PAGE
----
The Alternative Oscars

JACKSON CAINES brings you four films the Oscars forgot…

ai weiwei: never sorry Amour argo berberian sound studio jackson caines sightseers the hunt the oscars

Roll out the red carpet – it’s that time of year again. Yes, tomorrow is the annual ritual in which Hollywood gives itself a big pat on the back, dazzles us plebs with its awesome glamour and attempts to justify its continuing dominance in the global film industry.

And if that sounded cynical then perhaps I’m being a little unfair. Every year, the Academy of Motion Picture Arts and Sciences manages to nominate at least one film it can really be proud of. This year’s Argo, for example, is first-class, and the inclusion of Michael Haneke’s devastating Amour in the Best Picture category certainly raises the bar. Inevitably, though, there remain some superlative films which have been left on the shelf. So before you go assuming that this year’s Oscar list is a definitive round-up of the best of 2012, give these neglected gems a chance.

Berberian Sound Studio (dir. Peter Strickland)

Could Peter Strickland be the UK’s own David Lynch? The ambiguous, unsettling and downright eccentric Berberian Sound Studio certainly puts Strickland in the same maverick camp. Toby Young plays a sound engineer working on a gory low-budget Italian horror film in the 1970s; a timid mummy’s boy, he’s a fish out of water among his macho Italian colleagues, and his psychological wellbeing quickly takes a turn for the worst. The film is an atmospheric tour de force, and the fact that it wasn’t even Oscar-nominated for its sound design is a crime.

The Hunt (dir. Thomas Vinterberg)

The bleak woods and claustrophobic villages of Denmark provide the setting for The Hunt, Thomas Vinterberg’s magnificently accomplished tale of a man falsely accused of paedophilia. Mads Mikkelsen plays Lucas, the nursery teacher whose life is turned upside down when pupil Klara concocts a story implicating him in sexual abuse. What follows is a deeply disturbing examination of human behaviour at its least rational, as friends, colleagues and strangers turn brutally against Lucas on the basis of little to no evidence. Mikkelsen picked up the Best Actor prize at Cannes, but the Academy has shown no love to this masterpiece.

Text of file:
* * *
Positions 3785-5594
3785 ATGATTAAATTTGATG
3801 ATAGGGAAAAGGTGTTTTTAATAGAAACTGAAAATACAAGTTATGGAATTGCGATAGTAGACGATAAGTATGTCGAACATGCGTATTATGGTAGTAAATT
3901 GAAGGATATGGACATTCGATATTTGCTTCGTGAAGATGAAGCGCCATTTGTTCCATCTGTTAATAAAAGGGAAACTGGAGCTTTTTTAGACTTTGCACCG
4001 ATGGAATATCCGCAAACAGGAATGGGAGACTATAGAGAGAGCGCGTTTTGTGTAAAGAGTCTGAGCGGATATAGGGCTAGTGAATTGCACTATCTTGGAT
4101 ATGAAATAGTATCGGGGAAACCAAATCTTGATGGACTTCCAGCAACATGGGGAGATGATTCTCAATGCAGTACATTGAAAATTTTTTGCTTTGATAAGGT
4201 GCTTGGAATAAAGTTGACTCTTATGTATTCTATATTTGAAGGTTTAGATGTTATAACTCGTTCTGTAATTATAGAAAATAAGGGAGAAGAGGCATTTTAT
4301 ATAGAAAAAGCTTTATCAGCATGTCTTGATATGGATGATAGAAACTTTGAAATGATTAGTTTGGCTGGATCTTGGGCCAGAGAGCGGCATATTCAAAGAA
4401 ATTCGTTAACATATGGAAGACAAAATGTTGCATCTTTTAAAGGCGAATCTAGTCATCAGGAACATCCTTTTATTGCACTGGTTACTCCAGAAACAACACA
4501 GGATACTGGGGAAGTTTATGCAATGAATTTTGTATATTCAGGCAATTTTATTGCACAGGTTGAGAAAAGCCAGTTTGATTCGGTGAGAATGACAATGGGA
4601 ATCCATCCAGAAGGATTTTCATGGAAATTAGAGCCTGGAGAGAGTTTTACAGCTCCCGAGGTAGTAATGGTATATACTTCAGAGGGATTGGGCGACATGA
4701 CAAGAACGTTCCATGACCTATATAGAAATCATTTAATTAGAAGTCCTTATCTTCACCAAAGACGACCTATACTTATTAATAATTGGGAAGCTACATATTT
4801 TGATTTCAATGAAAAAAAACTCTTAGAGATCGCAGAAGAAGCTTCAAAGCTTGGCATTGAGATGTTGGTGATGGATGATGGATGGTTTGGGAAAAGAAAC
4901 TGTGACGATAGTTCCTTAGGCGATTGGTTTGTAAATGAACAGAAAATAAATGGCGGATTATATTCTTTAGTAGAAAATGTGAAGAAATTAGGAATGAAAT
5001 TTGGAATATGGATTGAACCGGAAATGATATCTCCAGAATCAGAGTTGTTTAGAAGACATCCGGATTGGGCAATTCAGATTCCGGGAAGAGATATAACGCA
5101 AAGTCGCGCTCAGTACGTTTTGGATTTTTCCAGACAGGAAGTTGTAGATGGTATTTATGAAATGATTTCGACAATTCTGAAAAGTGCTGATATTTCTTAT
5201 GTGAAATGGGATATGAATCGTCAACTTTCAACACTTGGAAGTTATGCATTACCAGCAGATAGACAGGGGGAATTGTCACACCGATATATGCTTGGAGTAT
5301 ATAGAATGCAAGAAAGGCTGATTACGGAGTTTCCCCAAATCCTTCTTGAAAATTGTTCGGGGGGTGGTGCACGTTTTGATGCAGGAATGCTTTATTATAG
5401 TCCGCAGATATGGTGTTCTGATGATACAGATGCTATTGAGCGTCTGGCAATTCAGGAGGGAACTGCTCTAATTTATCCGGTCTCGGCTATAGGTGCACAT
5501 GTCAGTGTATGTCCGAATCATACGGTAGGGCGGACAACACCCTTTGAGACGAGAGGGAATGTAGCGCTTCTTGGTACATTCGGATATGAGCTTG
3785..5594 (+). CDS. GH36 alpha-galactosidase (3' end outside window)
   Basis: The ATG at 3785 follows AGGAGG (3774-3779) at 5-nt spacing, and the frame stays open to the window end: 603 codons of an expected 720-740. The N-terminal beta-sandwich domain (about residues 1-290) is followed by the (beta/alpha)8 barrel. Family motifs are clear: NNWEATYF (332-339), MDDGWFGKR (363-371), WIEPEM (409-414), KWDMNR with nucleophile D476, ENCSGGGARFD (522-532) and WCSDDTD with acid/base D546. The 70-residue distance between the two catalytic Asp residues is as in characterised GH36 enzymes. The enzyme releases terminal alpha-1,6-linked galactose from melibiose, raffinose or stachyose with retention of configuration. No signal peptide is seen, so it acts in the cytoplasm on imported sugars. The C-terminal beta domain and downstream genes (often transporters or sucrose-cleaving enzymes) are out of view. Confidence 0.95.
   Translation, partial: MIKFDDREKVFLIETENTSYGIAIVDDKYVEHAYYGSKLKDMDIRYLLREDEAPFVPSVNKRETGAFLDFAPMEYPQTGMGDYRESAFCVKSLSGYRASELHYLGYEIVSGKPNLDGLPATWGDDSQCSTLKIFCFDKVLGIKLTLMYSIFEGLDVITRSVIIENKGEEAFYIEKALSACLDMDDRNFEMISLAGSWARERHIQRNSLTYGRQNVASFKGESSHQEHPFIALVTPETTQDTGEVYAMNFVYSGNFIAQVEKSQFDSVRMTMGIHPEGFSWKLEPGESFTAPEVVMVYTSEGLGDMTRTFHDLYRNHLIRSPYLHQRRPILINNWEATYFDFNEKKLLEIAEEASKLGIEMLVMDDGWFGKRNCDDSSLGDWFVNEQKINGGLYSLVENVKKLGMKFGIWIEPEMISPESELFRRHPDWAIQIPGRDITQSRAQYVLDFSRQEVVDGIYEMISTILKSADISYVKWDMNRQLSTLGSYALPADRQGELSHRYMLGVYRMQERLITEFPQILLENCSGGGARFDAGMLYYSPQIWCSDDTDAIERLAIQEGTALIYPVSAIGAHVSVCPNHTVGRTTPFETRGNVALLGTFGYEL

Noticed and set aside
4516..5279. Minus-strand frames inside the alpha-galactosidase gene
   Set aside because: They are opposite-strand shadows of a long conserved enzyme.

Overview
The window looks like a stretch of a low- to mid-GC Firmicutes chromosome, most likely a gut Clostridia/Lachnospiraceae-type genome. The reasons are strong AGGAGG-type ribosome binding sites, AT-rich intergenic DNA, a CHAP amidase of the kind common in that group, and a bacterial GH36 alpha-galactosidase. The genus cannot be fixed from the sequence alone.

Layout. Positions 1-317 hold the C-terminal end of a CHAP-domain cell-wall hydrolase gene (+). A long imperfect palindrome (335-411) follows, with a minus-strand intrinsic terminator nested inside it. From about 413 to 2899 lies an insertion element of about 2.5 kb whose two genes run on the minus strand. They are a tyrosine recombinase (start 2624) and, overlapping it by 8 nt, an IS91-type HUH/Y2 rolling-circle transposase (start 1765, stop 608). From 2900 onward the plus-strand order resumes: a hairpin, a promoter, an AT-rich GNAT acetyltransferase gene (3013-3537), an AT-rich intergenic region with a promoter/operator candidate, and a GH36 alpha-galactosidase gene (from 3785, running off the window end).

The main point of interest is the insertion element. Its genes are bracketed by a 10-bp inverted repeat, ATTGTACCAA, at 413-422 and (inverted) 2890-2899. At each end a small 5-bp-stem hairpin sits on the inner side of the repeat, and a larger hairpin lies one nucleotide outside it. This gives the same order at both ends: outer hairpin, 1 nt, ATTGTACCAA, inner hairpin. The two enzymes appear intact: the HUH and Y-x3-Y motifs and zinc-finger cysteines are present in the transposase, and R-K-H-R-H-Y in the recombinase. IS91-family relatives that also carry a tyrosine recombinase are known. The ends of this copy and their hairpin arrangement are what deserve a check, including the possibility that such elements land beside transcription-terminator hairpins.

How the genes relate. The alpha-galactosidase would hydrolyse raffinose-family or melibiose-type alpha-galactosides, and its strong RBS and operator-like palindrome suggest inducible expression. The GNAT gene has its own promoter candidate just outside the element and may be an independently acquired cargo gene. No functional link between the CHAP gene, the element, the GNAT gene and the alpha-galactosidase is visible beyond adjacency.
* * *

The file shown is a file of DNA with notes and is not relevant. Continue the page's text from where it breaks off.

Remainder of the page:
Sightseers (dir. Ben Wheatley)

The innocent countryside holiday has rarely been given a darker twist. When Tina (Alice Lowe) is taken on a rural ramble by her new boyfriend Chris (Steve Oram), she is forced to confront his psychopathic tendencies as he begins gorily bumping off Daily Mail readers and pretentious travel writers. Lowe and Oram make an endearing and hilarious double act, injecting an irresistible warmth which balances the graphic violence characteristic of director Ben Wheatley. Brave, bonkers and unmistakeably British, Sightseers is not your typical Oscar fare, but the Academy could have at least given a nod to its wonderful screenplay.

Ai Weiwei: Never Sorry (dir. Alison Klayman)

Surely one of the defining activists of our time, Chinese artist Ai Weiwei is the subject of this extraordinary documentary, which takes us behind the scenes of his long-running conflict with the Chinese government. In the space of ninety minutes, Alison Klayman’s film manages to bulldoze any cynicism we might have regarding the power of the individual to fight for freedom – that’s no mean feat. Taking us through Weiwei’s creative roots as a New York radical in the ‘80s and culminating in the recent controversies back in his homeland, Never Sorry is a cinematic punch to the gut. It’s just a shame it didn’t make it into this year’s Best Documentary category.